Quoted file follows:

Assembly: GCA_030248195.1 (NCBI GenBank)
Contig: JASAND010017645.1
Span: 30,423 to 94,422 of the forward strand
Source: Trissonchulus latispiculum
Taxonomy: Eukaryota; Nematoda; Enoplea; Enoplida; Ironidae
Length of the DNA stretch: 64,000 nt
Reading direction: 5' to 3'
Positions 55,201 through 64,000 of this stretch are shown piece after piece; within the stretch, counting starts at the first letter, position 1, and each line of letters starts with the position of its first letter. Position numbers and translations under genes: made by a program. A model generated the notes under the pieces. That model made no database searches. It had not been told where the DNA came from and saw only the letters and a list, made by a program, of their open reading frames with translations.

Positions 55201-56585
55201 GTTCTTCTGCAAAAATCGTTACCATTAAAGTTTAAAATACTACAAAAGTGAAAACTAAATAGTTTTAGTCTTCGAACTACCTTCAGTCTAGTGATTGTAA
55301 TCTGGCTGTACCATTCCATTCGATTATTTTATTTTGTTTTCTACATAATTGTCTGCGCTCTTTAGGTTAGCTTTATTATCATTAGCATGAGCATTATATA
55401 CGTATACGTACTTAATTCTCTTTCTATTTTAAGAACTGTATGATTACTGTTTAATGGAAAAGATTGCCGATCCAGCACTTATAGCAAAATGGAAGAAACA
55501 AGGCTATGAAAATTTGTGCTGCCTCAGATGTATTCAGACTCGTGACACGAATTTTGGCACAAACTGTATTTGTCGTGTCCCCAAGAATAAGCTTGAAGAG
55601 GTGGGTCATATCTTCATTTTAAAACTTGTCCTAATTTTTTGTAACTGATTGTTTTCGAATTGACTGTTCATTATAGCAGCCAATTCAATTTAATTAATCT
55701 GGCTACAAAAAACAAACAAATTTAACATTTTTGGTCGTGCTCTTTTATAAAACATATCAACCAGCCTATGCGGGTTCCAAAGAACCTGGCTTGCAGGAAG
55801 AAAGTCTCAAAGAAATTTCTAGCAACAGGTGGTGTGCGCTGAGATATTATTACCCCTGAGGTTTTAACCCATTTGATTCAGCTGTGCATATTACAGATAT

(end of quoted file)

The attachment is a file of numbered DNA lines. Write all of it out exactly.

Assembly: GCA_030248195.1 (NCBI GenBank)
Contig: JASAND010017645.1
Span: 30,423 to 94,422 of the forward strand
Source: Trissonchulus latispiculum
Taxonomy: Eukaryota; Nematoda; Enoplea; Enoplida; Ironidae
Length of the DNA stretch: 64,000 nt
Reading direction: 5' to 3'
Positions 55,201 through 64,000 of this stretch are shown piece after piece; within the stretch, counting starts at the first letter, position 1, and each line of letters starts with the position of its first letter. Position numbers and translations under genes: made by a program. A model generated the notes under the pieces. That model made no database searches. It had not been told where the DNA came from and saw only the letters and a list, made by a program, of their open reading frames with translations.

Positions 55201-56585
55201 GTTCTTCTGCAAAAATCGTTACCATTAAAGTTTAAAATACTACAAAAGTGAAAACTAAATAGTTTTAGTCTTCGAACTACCTTCAGTCTAGTGATTGTAA
55301 TCTGGCTGTACCATTCCATTCGATTATTTTATTTTGTTTTCTACATAATTGTCTGCGCTCTTTAGGTTAGCTTTATTATCATTAGCATGAGCATTATATA
55401 CGTATACGTACTTAATTCTCTTTCTATTTTAAGAACTGTATGATTACTGTTTAATGGAAAAGATTGCCGATCCAGCACTTATAGCAAAATGGAAGAAACA
55501 AGGCTATGAAAATTTGTGCTGCCTCAGATGTATTCAGACTCGTGACACGAATTTTGGCACAAACTGTATTTGTCGTGTCCCCAAGAATAAGCTTGAAGAG
55601 GTGGGTCATATCTTCATTTTAAAACTTGTCCTAATTTTTTGTAACTGATTGTTTTCGAATTGACTGTTCATTATAGCAGCCAATTCAATTTAATTAATCT
55701 GGCTACAAAAAACAAACAAATTTAACATTTTTGGTCGTGCTCTTTTATAAAACATATCAACCAGCCTATGCGGGTTCCAAAGAACCTGGCTTGCAGGAAG
55801 AAAGTCTCAAAGAAATTTCTAGCAACAGGTGGTGTGCGCTGAGATATTATTACCCCTGAGGTTTTAACCCATTTGATTCAGCTGTGCATATTACAGATAT